Is there friction between Sales and Marketing in your company? You’re not alone. To many B2B companies, it’s just beginning to hit home how much revenue they’re losing because of it. According to HubSpot, the misalignment of the two teams costs $ 1 trillion a year because of wasted marketing efforts and low sales productivity.
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Is it really that bad?
HubSpot’s conclusion is based on research. 79% of the leads your marketing team painstakingly generates will probably never convert. At least, not until your sales team begins to nurture them properly! Analyze their efforts thoroughly – how many leads do they make any contact with? Chances are, only 20-30%. If the teams are aligned, you can expect the following results:
- 27% faster profit growth in three years,
- 38% more deals closed,
- 208% higher revenue from marketing.
If the benefits have convinced you, that’s great. Now, you need to take steps so that Sales and Marketing are on the same page.
1. Identify the problems and come up with solutions
First, you’ll need to discuss the problems the two teams (secretly or openly) blame on each other. To solve them, they’ll need to communicate better. Here are the most common issues, their likely causes, and their possible solutions.
|Marketing generates poor-quality leads.||Marketing doesn’t know the buyers enough to create relevant content.||Sales should report customer satisfaction and prospects’ concerns to Marketing and help them come up with content ideas.|
|Few of the supposedly good leads ever convert into sales.||Sales doesn’t follow up on leads properly and moves on to new ones too quickly.||Marketing should work closely with Sales to time the follow-ups better. They should contact each lead at least five times.|
|Marketing doesn’t have a measurable goal, and their strategy is inconsistent.||Marketing doesn’t know the statistics needed to tie their actions to sales.||Sales should inform Marketing about revenue goals, the average deal size, and the leads to conversion rate so they can calculate the number of leads needed.|
|Sales and Marketing disagree on crucial definitions.||There was never any talk about what constitutes a lead, a qualified lead, an opportunity, etc.||Sales and Marketing should meet and discuss the concepts that matter in their work.|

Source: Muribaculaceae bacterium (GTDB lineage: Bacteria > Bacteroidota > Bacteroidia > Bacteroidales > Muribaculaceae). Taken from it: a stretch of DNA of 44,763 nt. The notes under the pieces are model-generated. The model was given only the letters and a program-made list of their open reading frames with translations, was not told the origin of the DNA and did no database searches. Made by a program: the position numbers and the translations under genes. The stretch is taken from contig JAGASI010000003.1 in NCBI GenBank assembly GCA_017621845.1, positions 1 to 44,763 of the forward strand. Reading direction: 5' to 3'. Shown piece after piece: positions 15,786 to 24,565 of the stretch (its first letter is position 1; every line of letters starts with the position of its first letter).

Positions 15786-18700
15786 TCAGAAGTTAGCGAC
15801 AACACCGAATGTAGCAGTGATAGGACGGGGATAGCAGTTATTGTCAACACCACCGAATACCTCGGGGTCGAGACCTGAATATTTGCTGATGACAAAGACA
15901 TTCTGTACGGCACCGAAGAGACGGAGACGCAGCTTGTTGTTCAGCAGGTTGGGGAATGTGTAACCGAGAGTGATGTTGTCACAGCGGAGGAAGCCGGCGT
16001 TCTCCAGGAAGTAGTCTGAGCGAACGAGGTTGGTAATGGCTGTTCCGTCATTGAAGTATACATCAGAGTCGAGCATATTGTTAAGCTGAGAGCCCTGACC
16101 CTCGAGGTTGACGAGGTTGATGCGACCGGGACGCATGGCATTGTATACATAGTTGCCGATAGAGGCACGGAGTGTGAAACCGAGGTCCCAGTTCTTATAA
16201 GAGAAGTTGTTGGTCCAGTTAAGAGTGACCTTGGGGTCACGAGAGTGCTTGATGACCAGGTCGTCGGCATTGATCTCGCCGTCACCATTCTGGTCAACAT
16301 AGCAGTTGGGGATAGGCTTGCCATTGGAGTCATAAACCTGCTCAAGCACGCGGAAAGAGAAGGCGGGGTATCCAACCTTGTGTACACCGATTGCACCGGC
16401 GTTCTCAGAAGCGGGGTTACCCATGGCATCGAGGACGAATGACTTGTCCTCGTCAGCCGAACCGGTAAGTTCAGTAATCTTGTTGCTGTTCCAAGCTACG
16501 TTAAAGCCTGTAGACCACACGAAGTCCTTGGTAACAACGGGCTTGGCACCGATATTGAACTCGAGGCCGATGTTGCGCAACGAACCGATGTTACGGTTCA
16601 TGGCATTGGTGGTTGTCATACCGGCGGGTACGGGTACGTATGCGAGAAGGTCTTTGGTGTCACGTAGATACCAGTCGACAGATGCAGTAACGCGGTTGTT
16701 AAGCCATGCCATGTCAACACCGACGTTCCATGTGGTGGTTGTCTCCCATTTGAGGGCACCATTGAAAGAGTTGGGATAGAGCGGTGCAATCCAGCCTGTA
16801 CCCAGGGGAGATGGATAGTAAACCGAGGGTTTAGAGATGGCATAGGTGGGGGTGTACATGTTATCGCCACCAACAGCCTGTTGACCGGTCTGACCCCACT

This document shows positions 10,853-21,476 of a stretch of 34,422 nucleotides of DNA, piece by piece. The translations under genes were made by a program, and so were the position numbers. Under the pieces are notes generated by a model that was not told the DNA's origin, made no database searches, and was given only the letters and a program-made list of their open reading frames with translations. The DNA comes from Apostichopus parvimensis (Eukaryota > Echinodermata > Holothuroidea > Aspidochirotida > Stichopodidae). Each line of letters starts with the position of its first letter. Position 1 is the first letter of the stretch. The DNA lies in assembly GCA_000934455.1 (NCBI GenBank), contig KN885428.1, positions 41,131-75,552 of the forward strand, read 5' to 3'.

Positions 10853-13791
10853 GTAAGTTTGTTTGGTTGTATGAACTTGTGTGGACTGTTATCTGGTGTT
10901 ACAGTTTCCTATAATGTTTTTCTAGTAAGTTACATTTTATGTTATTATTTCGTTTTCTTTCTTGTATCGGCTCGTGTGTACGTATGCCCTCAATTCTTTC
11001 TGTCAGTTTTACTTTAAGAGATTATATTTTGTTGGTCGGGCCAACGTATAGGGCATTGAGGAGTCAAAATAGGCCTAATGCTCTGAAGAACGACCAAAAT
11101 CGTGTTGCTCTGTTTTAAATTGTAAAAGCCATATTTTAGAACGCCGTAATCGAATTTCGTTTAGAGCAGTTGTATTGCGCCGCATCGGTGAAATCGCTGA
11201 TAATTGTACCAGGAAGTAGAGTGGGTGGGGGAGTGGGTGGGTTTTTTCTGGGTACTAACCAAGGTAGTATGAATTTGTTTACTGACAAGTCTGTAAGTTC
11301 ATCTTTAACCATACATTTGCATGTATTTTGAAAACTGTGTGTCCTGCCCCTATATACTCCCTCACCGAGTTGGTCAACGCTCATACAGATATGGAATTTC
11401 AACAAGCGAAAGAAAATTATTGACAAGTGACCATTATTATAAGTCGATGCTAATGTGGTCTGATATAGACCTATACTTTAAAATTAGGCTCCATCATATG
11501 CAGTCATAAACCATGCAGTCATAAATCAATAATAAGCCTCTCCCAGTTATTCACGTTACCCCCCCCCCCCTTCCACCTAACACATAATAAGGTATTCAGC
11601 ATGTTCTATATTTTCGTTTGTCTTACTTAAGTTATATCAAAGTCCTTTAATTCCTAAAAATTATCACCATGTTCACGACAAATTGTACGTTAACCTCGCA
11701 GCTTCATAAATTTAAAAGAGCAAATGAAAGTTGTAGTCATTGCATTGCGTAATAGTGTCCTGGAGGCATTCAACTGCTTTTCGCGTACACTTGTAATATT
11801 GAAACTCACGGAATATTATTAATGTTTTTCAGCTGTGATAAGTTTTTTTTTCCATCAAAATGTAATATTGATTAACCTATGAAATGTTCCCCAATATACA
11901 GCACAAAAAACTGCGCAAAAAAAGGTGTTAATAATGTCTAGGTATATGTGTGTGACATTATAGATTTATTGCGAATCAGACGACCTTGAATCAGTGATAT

|Sales and Marketing have no incentive to discuss their goals together and cooperate.||The relationship between Sales and Marketing hasn’t been emphasized enough.||Sales and Marketing need to set performance metrics that have more to do with each other.|
2. Divide the sales funnel between the two teams
Once the two teams address the above issues, they’ll need to collaborate better from then on. Everyone should know what they’re responsible for. This means defining the sales funnel stages and deciding who owns each of them and what goals they should involve. Make them sign an SLA (service level agreement) to hold each other accountable.
For example, there should be a clear distinction between leads who need more nurturing by Marketing and ones that are already interested and in need of a follow-up by Sales. The buyer’s journey is not linear, so gray areas will come up. In those cases, a healthy discussion will point to the right course of action.
3. Equip both teams with tools that will reduce their workload
If Sales and Marketing are to discuss their issues and collaborate, they need the time to do it. Don’t let them drown in repetitive tasks that they could easily automate. Compare the software that supports both teams’ day-to-day work. If you’re not sure where to start, follow a ready guide to the best proposal tools for each stage of the sales funnel.
- Sellizer.io – an example of proposal software
4. Enable closed-loop reporting
To work, your system needs to be a closed loop. Sales and Marketing alignment doesn’t just mean a seamless connection in the middle of the funnel. It also means that Marketing should be aware of what happened to the leads at the end.
CRM software will help them understand the new customers (e.g., which marketing source they came from and what made the leads convert) and generate better leads in the future with the help of marketing automation software.
5. Use the saved time for weekly meetings and data reviews
Using automation tools, both Sales and Marketing will have more time to develop a consistent strategy and stick to it. It’s best if they have weekly meetings where Marketing shares information on campaign activity and plans. Sales should report their actions, successes, and issues as well. An ongoing, written exchange of information could also work wonders for the teams’ alignment.
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Avoid drama and celebrate achievements together
Follow the above steps closely and you’ll feel a breath of fresh air in your company. Now able to track their activity and results, your employees will be more data-oriented. Let the numbers surrounding leads and sales be clear to everyone so that Marketing and Sales can focus on common goals.
If you’re interested in software that will reduce your sales team’s workload, you can try Sellizer out for free (a 14-day trial).